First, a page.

Federer, a six-time champion, fought for nearly three hours to reach a ninth final in a thrilling 4-6, 7-5, 7-6 (6) win over his Davis Cup teammate Stan Wawrinka. The 17-time Grand Slam champion will face the top-ranked Novak Djokovic on Sunday.
Having swept his group imperiously, Federer was the favorite, but met strong resistance from the Australian Open champion, who failed to cope with nerves in the end.
Wawrinka had Federer under constant pressure from the baseline, and kept his composure until he served for the match at 5-4 in the deciding set. He dropped serve following three clumsy approaches to the net on match points.
“For sure that game at the end I was nervous,” admitted a devastated Wawrinka. “You make some choice, especially when you're tired, when you're nervous. Just wanted to go for it and not wait for mistake.”
Federer saved the fourth match point with a service winner in the tiebreak then converted his first chance to seal the semifinal with a drop shot volley that Wawrinka could not return.
“I got lucky tonight. Stan played better from the baseline and that usually does the job on this court,” Federer said. “But I kept fighting. It's tough but I'm thrilled to be in another final in London. Novak is playing great tennis. It usually brings the best out of me.”
Federer and Wawrinka will be teaming up next week in the Davis Cup final against France, but Wawrinka said he is not sure how he will react after his cruel loss.
“I can either be destroyed or bounce back,” said the Swiss.
“Hopefully he is not too disappointed and will recover soon,” said Federer. “It would be good for both of us.”
A two-time defending champion at the O2 Arena, Djokovic overcame a lapse of concentration to beat Kei Nishikori, 6-1, 3-6, 6-0, and advance to a third straight final.
Wawrinka and Federer treated their fans with some superb winners and, for the first time this week, nerve-racking suspense was on the bill.
Wawrinka took all the risks on Federer's serve, a strategy that paid off when he broke in the third game with two consecutive forehand winners. Serving well and playing deep, Wawrinka limited Federer's opportunities to come to the net.
The second set was also suspenseful, with Federer coming out on top after breaking his compatriot at love in the 12th game.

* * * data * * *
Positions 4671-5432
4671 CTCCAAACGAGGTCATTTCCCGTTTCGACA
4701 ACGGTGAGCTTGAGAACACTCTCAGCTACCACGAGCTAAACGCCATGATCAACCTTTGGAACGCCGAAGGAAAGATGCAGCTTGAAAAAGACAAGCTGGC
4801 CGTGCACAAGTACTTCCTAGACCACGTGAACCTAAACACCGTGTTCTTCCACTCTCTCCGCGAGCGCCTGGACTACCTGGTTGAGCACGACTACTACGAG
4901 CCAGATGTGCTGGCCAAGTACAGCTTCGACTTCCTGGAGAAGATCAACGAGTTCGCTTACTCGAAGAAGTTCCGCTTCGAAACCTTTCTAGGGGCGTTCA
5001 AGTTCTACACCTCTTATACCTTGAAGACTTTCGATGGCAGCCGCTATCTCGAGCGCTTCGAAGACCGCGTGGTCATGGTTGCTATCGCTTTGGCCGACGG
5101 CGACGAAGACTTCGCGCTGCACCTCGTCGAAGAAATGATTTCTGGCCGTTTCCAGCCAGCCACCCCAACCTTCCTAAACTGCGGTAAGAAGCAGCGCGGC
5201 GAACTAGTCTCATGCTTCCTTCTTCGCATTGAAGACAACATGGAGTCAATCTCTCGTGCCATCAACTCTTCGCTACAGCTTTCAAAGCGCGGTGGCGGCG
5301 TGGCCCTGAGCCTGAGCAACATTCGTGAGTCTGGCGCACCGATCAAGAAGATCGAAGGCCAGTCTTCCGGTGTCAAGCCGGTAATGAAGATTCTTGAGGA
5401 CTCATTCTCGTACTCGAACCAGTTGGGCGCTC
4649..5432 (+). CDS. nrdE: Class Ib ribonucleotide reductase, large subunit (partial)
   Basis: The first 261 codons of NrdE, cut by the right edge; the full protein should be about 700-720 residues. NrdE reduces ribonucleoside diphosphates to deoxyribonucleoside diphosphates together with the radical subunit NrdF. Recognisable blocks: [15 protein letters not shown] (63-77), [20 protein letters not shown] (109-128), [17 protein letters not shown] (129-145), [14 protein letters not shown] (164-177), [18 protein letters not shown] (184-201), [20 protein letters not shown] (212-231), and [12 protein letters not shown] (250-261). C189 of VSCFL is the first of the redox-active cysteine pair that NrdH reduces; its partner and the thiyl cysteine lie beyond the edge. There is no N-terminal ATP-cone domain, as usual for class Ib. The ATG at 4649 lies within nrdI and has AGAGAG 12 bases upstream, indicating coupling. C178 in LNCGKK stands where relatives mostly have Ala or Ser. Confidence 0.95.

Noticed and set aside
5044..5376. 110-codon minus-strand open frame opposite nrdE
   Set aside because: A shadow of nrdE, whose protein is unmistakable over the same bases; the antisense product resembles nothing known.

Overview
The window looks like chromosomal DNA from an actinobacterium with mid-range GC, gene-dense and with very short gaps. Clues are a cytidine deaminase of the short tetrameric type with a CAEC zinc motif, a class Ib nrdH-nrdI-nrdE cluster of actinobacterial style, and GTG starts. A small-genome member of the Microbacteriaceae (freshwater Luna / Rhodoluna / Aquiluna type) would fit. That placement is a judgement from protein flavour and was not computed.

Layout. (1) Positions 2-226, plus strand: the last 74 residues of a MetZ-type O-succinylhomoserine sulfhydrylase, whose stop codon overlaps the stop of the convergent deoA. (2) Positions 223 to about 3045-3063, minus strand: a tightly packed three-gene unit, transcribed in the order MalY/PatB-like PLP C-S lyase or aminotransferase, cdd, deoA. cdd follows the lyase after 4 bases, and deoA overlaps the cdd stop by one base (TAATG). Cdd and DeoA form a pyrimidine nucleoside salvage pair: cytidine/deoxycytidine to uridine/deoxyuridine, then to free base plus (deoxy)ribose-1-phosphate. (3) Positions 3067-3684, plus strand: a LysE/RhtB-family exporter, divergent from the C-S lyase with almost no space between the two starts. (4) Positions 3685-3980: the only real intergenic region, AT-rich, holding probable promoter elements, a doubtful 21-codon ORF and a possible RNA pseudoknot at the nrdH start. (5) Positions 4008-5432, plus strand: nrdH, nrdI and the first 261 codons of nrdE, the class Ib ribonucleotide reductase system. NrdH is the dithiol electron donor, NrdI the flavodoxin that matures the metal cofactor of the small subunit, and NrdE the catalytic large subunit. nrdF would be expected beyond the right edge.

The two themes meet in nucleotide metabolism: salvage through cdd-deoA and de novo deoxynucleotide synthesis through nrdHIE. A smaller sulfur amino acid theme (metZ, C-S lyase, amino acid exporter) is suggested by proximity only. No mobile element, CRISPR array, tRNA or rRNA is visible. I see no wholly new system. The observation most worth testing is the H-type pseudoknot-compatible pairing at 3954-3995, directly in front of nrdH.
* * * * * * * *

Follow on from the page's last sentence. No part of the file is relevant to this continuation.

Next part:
Wawrinka broke immediately at the start of the decider and held until he served for the match at 5-4. He crumbled, and was punished by Federer on his match points.
Djokovic also dropped his first set of the tournament against Nishikori. The Serb, who sealed the year-end No. 1 spot after finishing unbeaten in his group, lost his focus early in the second set after being angered by a partisan crowd.
Djokovic's game dropped off suddenly when he let Nishikori back in the match with a double fault that the crowd applauded. The Serb applauded in return with irony and shook his head in disbelief.
“The crowd has a right to do what they want, to cheer for whoever they want,” Djokovic said. “Some individuals that were going over the line throughout the whole match, some provocations that I usually don't react on, but I did. It was my fault. Hopefully tomorrow it will not happen.”
Nishikori failed to seize his chance at the start of the third set. The turning point came in the first game, when Djokovic — who had lost just nine games in his three previous matches — faced two break points at 15-40. Nishikori hit two consecutive unforced errors as the momentum swung the Serb's way. Djokovic showed no mercy, extending his indoor unbeaten run to 31 matches.
Djokovic, who beat Federer in the Wimbledon final, admitted he was “exhausted” after the match.
“But knowing just that tomorrow is the last match of the season, I'm sure that I will find any necessary drop of strength, mental and physical, to give it on the court.”